Startup Denali Therapeutics Inc. already has grabbed bright R&D and deal-making minds from biotech powerhouse Genentech Inc. So why not a financial whiz as well? The South San Francisco company, which is focusing on neurodegenerative diseases such as Alzheimer’s, Parkinson’s and ALS, or Lou Gehrig’s disease, said it will bring Genentech Chief Financial Officer Steve Krognes aboard Oct. 1.

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Kaiser Permanente launches 12th year of $50 million+ Thrive ad campaign
San Francisco Business Times

Kaiser Permanente is launching a 12th year of its acclaimed and long-running “Thrive” ad campaign today, which in past years has had a price tag of $50 million or more. The latest incarnation debuts today on TV, radio, online, print and outdoor platforms, officials at the Oakland-based health giant said. The ads will appear in English and Spanish in markets where Kaiser has enrollees: California, Hawaii, Colorado, Oregon, Washington, Virginia, Maryland, Georgia and the District of Columbia. Roughly three-quarters of its nearly 10 million enrollees live in California.

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UCLA Medical Center pilot programs to enhance emergency services
UCLA Daily-Bruin

The UCLA Center for Prehospital Care is launching two pilot programs Tuesday in Los Angeles that aim to reduce overcrowding in emergency rooms and hospitals.

The programs will be launched at UCLA Medical Center, Santa Monica and four Glendale clinics, said Cathy Chidester, director of the Los Angeles County Emergency Medical Services.

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USC Norris Cancer Center earns best-ever rating from National Cancer Institute
USC Annenberg

The USC Norris Comprehensive Cancer Center has received an elite score from the National Cancer Institute as part of its five-year core grant renewal process.

The June site review produced the best result ever for the prestigious medical facility situated on USC’s Health Sciences Campus, earning an “outstanding” distinction from the NCI reviewers.

“This highly laudatory review is a validation by the nation’s cancer experts of all the considerable effort and talent of the Norris Cancer Center senior leaders, program and core directors and administration,” said Stephen Gruber, director of the USC Norris Comprehensive Cancer.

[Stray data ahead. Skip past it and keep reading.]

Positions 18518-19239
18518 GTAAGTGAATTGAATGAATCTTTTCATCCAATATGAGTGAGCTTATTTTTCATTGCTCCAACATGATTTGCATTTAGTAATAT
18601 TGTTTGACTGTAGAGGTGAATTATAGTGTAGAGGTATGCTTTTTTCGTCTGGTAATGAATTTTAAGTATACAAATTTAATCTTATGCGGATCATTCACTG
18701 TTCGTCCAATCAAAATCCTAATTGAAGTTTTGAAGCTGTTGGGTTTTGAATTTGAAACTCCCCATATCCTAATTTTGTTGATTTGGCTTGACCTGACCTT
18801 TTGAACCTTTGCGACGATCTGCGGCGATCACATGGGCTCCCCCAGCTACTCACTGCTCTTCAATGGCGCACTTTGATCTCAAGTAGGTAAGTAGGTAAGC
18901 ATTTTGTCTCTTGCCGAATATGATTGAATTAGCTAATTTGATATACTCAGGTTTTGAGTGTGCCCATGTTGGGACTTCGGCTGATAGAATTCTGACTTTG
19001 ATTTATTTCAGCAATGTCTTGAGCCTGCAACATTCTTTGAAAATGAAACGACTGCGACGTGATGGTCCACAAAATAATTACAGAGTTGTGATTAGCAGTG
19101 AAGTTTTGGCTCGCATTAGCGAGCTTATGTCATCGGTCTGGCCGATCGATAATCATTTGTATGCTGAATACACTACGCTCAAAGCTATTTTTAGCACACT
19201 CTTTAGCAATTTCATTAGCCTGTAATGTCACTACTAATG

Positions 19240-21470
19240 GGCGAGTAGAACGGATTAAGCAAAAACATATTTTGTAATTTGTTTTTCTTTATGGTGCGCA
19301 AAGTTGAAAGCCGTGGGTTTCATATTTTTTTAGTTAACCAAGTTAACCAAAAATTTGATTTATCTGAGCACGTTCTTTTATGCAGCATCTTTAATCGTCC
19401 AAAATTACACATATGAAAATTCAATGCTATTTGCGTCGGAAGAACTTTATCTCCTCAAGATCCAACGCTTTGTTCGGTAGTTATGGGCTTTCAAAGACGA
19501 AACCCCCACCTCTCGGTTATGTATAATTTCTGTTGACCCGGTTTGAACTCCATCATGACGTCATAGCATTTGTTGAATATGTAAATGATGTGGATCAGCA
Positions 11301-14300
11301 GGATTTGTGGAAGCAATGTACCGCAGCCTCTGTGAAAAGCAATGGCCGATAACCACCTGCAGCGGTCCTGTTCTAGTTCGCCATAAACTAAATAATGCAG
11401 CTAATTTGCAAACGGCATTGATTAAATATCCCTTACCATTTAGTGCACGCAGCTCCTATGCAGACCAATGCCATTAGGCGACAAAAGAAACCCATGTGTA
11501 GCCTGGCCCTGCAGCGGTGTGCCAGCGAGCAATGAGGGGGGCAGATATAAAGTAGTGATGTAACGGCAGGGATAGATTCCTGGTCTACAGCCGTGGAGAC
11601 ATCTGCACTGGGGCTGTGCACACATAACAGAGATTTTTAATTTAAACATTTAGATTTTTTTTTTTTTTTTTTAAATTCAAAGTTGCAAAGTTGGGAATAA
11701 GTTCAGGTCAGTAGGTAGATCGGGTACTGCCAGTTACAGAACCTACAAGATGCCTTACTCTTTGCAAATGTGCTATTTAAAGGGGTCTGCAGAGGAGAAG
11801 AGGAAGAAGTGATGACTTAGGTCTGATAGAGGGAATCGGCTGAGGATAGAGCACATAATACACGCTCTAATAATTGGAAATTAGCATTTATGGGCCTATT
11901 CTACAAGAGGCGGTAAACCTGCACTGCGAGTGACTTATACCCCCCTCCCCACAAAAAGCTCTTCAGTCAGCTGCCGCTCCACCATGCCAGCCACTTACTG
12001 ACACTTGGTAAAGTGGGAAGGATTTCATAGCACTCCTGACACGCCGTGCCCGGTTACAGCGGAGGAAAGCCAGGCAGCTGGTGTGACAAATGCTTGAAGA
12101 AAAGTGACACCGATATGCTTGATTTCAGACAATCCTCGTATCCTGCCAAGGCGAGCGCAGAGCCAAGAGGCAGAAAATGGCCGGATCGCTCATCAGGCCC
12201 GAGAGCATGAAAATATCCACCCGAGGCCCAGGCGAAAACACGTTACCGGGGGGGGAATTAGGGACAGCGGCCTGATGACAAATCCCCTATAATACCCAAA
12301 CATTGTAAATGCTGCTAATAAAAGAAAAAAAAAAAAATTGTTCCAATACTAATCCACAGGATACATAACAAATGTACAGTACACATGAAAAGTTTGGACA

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Seton Medical Center names new CEO
Modern Healthcare

Seton Medical Center, a part of the Los Altos Hills, Calif-based Daughters of Charity Health System, will soon have a new CEO.

John Ferrelli, 58, has been named president and CEO of the hospital in Daly City, Calif., as well as Seton Coastside, an affiliated skilled-nursing facility in Moss Beach, Calif. He’ll replace Joanne Allen on Sept. 18, as she retires after 19 years with the health system.

Most recently, Ferrelli served as chief administrative officer at University of Southern California Norris Cancer Hospital in Los Angeles.

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Rady Children’s receives grant for KD research
San Diego Union-Tribune

Administrators at Rady Children’s Hospital-San Diego announced last month that the facility received a $2.5 million challenge grant from the Gordon and Marilyn Macklin Foundation to support Kawasaki disease research.

Located in Great Falls, Va., the foundation will match gifts dollar for dollar for the next five years.

Kawasaki disease, also known as KD, is a severe childhood disease that’s commonly mistaken for an inconsequential viral infection. However, if not diagnosed or treated properly, it can lead to irreversible heart damage.